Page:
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Nifedipine in the Treatment of Achalasia

KEITH BERGER, M.D.; and RICHARD W. McCALLUM, M.D.
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▸Requests for reprints should be addressed to Richard W. McCallum, M.D.; Gastroenterology Section, 92 LMP, Yale University School of Medicine, 333 Cedar Street; New Haven, CT 06510.


West Haven Veterans Administration Medical Center and Yale University; New Haven, Connecticut.


Ann Intern Med. 1982;96(1):61-62. doi:10.7326/0003-4819-96-1-61
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Nifedipine acts by inhibiting the slow transmembrane calcium flux responsible for electromechanical coupling in cardiac and smooth muscle (1, 2). Clinical trials have shown nifedipine to be effective and safe in treating coronary vasospasm (3-5). A European study suggests that nifedipine improves smooth muscle function in esophageal motility disorders, such as achalasia and diffuse esophageal spasm (6). We report the case of a patient with "vigorous" achalasia, who, refractory to all medical therapy, had a dramatic subjective and objective response to oral nifedipine.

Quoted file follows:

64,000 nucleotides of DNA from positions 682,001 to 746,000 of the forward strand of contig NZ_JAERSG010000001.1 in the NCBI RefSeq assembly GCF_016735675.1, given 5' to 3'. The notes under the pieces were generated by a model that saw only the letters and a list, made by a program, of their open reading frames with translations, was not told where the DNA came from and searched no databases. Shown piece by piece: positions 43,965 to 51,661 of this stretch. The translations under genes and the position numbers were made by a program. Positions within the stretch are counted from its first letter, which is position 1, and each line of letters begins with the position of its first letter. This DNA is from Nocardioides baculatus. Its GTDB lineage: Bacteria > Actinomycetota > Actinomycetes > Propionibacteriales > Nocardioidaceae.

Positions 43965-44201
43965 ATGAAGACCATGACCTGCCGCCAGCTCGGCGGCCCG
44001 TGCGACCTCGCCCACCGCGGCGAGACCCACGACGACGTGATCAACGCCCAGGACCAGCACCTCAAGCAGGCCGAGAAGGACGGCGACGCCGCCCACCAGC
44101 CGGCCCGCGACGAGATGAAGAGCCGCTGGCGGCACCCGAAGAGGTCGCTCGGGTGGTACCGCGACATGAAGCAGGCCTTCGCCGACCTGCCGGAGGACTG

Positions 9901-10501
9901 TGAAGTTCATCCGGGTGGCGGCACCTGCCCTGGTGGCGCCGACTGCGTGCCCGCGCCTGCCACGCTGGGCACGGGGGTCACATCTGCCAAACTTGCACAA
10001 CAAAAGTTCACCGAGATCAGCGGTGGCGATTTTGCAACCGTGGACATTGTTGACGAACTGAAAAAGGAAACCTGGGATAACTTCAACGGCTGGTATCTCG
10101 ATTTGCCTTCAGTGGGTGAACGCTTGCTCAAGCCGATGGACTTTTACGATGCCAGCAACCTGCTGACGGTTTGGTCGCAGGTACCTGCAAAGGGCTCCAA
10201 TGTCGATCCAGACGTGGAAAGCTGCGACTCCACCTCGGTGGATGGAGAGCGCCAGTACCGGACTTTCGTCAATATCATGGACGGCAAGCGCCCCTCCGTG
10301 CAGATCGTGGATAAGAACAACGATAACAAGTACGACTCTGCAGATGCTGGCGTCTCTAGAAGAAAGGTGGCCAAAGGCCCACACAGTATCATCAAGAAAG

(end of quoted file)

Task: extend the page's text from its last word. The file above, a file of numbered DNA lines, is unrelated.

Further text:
The patient is a 63-year-old white man with a well-documented and long-standing history of atherosclerotic cardiovascular disease.

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